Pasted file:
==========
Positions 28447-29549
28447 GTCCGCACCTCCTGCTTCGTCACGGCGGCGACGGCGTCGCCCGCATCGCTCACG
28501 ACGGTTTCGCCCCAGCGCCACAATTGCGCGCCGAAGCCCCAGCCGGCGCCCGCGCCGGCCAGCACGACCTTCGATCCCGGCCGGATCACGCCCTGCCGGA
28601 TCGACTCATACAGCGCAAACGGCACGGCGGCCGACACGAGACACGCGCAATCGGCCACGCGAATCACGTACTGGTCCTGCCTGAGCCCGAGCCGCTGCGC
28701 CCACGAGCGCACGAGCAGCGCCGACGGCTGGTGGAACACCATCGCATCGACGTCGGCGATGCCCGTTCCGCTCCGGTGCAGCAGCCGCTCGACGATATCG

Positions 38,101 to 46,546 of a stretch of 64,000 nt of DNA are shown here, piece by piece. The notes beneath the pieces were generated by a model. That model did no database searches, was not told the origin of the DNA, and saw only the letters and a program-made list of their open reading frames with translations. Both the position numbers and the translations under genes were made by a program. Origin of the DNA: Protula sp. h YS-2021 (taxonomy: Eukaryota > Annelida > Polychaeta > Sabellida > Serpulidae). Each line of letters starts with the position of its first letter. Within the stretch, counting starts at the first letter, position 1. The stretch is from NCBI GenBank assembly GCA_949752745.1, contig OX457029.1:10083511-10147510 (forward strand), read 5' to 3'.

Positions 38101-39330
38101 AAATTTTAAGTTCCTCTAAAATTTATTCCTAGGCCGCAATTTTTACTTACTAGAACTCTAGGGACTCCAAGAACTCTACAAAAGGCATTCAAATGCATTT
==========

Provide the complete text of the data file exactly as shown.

Positions 28447-29549
28447 GTCCGCACCTCCTGCTTCGTCACGGCGGCGACGGCGTCGCCCGCATCGCTCACG
28501 ACGGTTTCGCCCCAGCGCCACAATTGCGCGCCGAAGCCCCAGCCGGCGCCCGCGCCGGCCAGCACGACCTTCGATCCCGGCCGGATCACGCCCTGCCGGA
28601 TCGACTCATACAGCGCAAACGGCACGGCGGCCGACACGAGACACGCGCAATCGGCCACGCGAATCACGTACTGGTCCTGCCTGAGCCCGAGCCGCTGCGC
28701 CCACGAGCGCACGAGCAGCGCCGACGGCTGGTGGAACACCATCGCATCGACGTCGGCGATGCCCGTTCCGCTCCGGTGCAGCAGCCGCTCGACGATATCG

Positions 38,101 to 46,546 of a stretch of 64,000 nt of DNA are shown here, piece by piece. The notes beneath the pieces were generated by a model. That model did no database searches, was not told the origin of the DNA, and saw only the letters and a program-made list of their open reading frames with translations. Both the position numbers and the translations under genes were made by a program. Origin of the DNA: Protula sp. h YS-2021 (taxonomy: Eukaryota > Annelida > Polychaeta > Sabellida > Serpulidae). Each line of letters starts with the position of its first letter. Within the stretch, counting starts at the first letter, position 1. The stretch is from NCBI GenBank assembly GCA_949752745.1, contig OX457029.1:10083511-10147510 (forward strand), read 5' to 3'.

Positions 38101-39330
38101 AAATTTTAAGTTCCTCTAAAATTTATTCCTAGGCCGCAATTTTTACTTACTAGAACTCTAGGGACTCCAAGAACTCTACAAAAGGCATTCAAATGCATTT